This case explores the line between Bruton v. U.S., 391 U.S. 123 (1968)(which holds that at a joint trial the confession of one defendant is inadmissible against the co-defendant unless the confessing defendant testifies and is subject to cross examination) and Richardson v. Marsh, 481 U.S. 200 (1987)(which holds that a non-testifying defendant’s written confession can be admitted if it is redacted to eliminate all references to his co-defendant). Nieves and his codefendant, Maldonado, were accused of 1st degree intentional homicide. The trial court denied severance and allowed a witness testify about Maldonado’s confession while repeatedly use the term “they” (implicating Maldonado and Nieves). The court of appeals ordered a new trial because admission of the confession evidence violated the Confrontation Clause.
Severance: Trinidad was the witness to Maldonado’s confession, and the court of appeals was troubled by his repeated use of the word “they”:
¶29 We recognize that Trinidad’s recitation of Maldonado’s confession regarding the details of the shooting neither implicated Nieves by name nor included an obvious redaction evidenced by the use of a blank space or symbol as occurred in [Gray v. Maryland, 523 U.S. 185, (1998)]. However, Trinidad’s recitation of Maldonado’s confession did implicate a second unnamed shooter through the repeated use of “they,” and under the circumstances—and particularly in light of Trinidad’s testimony that Maldonado told him that he (Maldonado) had been at a location associated with Nieves around the time of the shootings—the reasonable inference arising from Maldonado’s apparent confession to Trinidad was that Nieves was the unnamed second shooter. That testimony gave life to the exact concern that trial counsel raised in Nieves’s pretrial motion to sever.
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Harmless error: Naturally, the State argued that if an error occurred it was harmless. The court of appeals disagreed. It summarized the evidence supporting the conviction but concluded: “we are not convinced that the State has established beyond a reasonable doubt that the error in failing to sever Nieves’s trial in no way contributed to the verdicts obtained against Nieves.” Slip op. ¶32. It further noted that the trial court failed to give a limiting instruction telling the jury that evidence about Maldonado’s confession could only be used against Maldonado. Slip op. ¶32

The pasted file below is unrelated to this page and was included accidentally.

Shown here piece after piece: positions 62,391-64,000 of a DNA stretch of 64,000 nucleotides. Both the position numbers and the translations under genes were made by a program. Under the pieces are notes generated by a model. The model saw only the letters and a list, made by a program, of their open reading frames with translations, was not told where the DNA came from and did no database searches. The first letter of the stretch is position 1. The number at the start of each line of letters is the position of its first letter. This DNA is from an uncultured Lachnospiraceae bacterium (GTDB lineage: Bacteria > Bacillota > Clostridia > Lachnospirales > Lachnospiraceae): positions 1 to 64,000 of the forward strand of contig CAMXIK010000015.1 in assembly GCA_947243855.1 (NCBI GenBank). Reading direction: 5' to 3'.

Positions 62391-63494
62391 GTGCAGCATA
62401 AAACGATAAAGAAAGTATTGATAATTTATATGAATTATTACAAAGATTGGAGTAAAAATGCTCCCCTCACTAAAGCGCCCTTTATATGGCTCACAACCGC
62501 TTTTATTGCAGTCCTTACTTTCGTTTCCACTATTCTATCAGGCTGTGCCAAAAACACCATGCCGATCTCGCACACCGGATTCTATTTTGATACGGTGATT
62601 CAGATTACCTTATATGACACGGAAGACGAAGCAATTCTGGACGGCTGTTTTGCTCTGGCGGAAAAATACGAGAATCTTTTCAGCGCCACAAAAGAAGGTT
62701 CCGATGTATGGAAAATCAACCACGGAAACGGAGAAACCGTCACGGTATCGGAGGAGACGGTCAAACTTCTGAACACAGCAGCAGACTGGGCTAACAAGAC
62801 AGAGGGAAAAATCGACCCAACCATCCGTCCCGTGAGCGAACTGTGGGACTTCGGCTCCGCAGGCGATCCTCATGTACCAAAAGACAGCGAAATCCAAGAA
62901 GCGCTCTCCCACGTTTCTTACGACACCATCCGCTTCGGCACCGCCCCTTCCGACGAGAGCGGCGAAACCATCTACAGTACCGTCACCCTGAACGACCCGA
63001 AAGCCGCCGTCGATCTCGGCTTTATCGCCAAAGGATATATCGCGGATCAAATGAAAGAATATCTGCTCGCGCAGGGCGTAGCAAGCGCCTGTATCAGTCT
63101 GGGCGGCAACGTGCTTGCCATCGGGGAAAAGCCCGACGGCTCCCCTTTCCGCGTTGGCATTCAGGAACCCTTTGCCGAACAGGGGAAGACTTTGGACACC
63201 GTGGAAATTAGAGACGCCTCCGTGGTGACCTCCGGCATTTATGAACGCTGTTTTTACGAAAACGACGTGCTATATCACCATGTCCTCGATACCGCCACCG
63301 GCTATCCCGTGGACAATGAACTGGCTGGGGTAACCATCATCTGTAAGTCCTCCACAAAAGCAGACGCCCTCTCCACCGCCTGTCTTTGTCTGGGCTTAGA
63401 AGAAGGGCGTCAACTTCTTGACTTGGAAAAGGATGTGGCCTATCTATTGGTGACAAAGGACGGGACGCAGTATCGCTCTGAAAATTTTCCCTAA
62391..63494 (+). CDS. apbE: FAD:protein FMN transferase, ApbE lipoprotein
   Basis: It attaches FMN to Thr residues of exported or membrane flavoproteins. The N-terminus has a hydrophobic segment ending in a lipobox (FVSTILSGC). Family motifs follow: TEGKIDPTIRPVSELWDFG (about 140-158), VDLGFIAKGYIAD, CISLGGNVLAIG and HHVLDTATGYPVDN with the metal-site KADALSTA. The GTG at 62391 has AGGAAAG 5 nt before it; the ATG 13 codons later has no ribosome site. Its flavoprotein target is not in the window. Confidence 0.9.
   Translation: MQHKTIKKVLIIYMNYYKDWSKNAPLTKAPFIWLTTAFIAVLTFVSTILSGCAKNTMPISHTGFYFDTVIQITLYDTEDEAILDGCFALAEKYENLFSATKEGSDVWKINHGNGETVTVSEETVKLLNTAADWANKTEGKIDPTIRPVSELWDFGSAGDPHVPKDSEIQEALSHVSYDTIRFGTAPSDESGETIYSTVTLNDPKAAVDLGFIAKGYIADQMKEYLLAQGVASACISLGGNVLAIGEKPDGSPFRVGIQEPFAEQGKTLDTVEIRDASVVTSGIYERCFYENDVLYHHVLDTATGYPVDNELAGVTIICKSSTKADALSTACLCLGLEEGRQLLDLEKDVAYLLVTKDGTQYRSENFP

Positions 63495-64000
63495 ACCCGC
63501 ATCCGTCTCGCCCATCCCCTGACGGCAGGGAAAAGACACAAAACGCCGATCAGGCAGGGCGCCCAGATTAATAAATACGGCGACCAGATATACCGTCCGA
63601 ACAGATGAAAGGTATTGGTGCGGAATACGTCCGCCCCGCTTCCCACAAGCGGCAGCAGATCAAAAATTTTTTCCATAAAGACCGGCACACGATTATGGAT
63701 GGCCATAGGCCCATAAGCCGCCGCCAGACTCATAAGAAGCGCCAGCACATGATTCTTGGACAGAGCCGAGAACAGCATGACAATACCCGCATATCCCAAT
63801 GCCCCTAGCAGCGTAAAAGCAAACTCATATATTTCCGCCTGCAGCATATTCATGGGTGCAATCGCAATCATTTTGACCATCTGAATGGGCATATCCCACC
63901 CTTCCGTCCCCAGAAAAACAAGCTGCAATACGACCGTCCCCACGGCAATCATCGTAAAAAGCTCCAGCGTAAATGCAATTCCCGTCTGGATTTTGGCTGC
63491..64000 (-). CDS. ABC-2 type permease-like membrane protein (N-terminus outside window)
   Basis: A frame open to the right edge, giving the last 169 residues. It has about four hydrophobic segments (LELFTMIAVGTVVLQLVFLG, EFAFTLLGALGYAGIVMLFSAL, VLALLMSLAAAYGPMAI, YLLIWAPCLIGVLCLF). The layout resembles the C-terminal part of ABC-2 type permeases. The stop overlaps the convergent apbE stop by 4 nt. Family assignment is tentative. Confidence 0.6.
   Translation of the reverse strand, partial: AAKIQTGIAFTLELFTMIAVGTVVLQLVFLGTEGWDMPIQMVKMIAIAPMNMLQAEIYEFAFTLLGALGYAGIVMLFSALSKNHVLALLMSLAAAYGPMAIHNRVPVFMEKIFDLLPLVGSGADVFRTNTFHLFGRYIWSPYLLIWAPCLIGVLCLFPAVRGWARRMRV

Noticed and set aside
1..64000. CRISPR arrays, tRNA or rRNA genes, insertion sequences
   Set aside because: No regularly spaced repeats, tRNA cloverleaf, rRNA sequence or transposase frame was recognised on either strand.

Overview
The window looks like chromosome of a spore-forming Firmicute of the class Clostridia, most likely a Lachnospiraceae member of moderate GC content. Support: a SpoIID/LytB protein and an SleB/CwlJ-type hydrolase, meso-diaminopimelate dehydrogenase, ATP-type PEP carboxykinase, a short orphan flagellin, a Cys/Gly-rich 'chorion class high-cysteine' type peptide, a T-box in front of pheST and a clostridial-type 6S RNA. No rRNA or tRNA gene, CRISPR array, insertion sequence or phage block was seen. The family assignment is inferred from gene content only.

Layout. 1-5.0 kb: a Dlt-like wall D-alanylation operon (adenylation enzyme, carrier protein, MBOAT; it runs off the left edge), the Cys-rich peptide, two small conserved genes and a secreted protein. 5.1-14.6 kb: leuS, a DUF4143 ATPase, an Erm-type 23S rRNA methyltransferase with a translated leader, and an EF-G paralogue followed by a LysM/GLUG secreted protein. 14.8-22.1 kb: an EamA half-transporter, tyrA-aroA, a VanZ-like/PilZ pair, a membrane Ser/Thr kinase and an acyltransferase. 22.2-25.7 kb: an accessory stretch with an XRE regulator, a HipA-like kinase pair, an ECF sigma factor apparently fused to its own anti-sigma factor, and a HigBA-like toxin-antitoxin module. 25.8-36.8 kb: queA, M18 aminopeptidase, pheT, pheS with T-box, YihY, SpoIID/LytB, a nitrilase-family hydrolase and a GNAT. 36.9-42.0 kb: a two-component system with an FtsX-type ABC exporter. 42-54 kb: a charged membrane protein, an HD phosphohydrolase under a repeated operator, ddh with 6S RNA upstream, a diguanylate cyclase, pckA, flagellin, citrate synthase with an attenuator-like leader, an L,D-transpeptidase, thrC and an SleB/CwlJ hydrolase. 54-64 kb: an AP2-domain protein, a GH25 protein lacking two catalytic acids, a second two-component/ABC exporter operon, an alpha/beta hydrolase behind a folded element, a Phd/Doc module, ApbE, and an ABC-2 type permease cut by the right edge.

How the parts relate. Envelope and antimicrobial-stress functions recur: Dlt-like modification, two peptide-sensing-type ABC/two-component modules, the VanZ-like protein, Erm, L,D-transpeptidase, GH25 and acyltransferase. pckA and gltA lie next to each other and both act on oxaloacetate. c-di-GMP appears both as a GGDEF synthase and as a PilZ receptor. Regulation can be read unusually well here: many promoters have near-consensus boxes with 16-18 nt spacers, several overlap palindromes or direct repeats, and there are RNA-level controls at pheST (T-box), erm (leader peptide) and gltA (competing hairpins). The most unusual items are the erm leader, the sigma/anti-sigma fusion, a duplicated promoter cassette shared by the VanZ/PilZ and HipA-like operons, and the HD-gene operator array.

Admission of “state of mind” hearsay evidence: The court of appeals also reversed the trial court’s decision to allow David, a survivor of the shooting, to testify that a person named “Boogie Man” told him that Nieves and Maldonado were planning to kill him. The trial court said that this hearsay evidence was admissible so that the jury could understand how David “felt.” In other words, the jury should know the effect of Boogie Man’s words on David’s state of mind. See State v. Wilson, 160 Wis. 2d 774, 779, 467 N.W.2d 130 (Ct. App. 1991). The court of appeals didn’t buy that reasoning at all:
[H]ow David felt about what a third party identified only as “Boogie Man” told him about Nieves’s and Maldonado’s alleged plan to kill David is neither related nor relevant to whether Nieves committed the crimes charged. Such testimony should have been excluded. We can think of no legitimate reason that the State sought to introduce “Boogie Man’s” out-of-court statement other than to establish that Nieves intended to—and did—commit the crimes charged. Accordingly, the trial court failed to apply a proper legal standard, and we therefore conclude that the trial court erred in allowing David to testify about what “Boogie Man” told him. Slip op. ¶42